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Pay for the privilege of training GPs? Practices will vote with their feet



I’ve done the maths. GP trainers up and down the country have done the maths – and most are coming to the same conclusion: we’d give up training.

The cause of such alarm? The latest business plan from Health Education England, reported in Pulse, detailing proposals for a triple whammy to be levied on training practices to ‘remove their unfair advantage’. The Department of Health wants training practices to foot the bill for half the GP trainee’s salary, lose the current trainer’s grant (worth £7,600 per year and intended to meet the costs of training) and pay a ‘placement rate’ for the privilege of having a trainee.

It doesn’t take long to work out that the numbers don’t stack up. Over the course of a training year, a really good full-time trainee would average around 250 appointments per month, but this has to be set against the time the trainer has to invest in their training. Appointments need to be taken out for tutorials, joint surgeries, blocks put into the trainer’s surgery in order to provide proper supervision – all in all this adds up to around 100 appointments lost per month, leaving a net gain to the practice of 150. GP trainees start at £50K – who is going to pay £25K per year, plus an undetermined placement fee for 150 appointments a month? A salaried GP would be a far more reliable and cost effective alternative.

And this is for a good trainee. Where a trainee is struggling, failing exams, unable to speed up their consulting, lacking confidence and constantly needing support…the equation starts to look even less favourable. Training practices have no say over the quality of trainee they receive, they do not advertise for a trainee or have any opportunity to interview them – they take whomsoever they are given. Which employer would accept paying £25K a year salary for an employee without having the right to interview?

What the policy wonks at the Department of Health frequently don’t seem to realise is that general practice is made up of small businesses that will make their own decisions. If they say: ‘Do this or lose all your trainees’, a training practice can just answer: ‘OK then, we’ll lose all our trainees’. Trainers don’t just do it for the money, but neither can training operate on purely altruistic principles – it has to benefit the practice or it just doesn’t make sense.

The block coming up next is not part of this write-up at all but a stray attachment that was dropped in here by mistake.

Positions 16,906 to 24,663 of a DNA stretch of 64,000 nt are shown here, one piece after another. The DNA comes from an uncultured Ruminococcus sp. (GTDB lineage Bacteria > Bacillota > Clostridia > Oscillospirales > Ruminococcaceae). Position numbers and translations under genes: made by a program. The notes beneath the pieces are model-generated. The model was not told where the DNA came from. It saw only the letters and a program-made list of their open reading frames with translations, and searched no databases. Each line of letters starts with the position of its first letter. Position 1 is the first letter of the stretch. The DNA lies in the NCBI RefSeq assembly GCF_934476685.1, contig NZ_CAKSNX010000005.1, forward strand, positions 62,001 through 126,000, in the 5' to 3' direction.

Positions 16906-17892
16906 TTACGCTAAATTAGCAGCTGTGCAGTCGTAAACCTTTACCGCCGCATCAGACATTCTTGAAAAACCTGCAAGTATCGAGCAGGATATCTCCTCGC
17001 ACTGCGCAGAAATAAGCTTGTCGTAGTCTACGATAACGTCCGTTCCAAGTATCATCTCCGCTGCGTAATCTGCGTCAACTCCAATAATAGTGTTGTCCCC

If there is a mass resignation from GP trainers, what happens then? We have 16 GP training rotations on our patch, so not only would this have a huge impact on those trainees who wish to enter general practice, but there are departments in our local Trust that would come to a standstill. GP trainees make up almost all the junior doctors in paediatrics, and most of those in several medical specialties as well as psychiatry and obstetrics and gynaecology. If half of GP trainers across the country stopped training, what then?

The resignations may not stop at GP trainers. I work as a programme director for our local training scheme. I love the job, but I have enough trouble as it is trying to find places for GP trainees. This would make it nigh-on impossible and I am quite sure it would tip me over the edge; I would leave anything to do with training. My patients would be delighted to find I was available for them once more on a Thursday.

The irony is that this is coming from a Conservative Government, yet they seek to ‘remove any advantage there may be to a practice that takes trainees.’ I thought the very essence of conservatism was to reward those who work hard and try to improve their situation? Apparently, however, the two years of training in order to become a trainer, the hours of work involved in obtaining a post-graduate Certificate in Medical Education now required by most deaneries, the annual peer review and dreaded workload involved in the five-yearly renewal of the licence to train – all this investment of time and effort, should not give any advantage to a training practice. I wonder if they would say the same to Virgin Care about making any profit?

The idea is barmy and the implications for the future of general practice would be enormous. It’s too barmy to really happen isn’t it? Isn’t it??

Dr Martin Brunet is a GP in Guildford and programme director of the Guildford GPVTS. You can tweet him @DocMartin68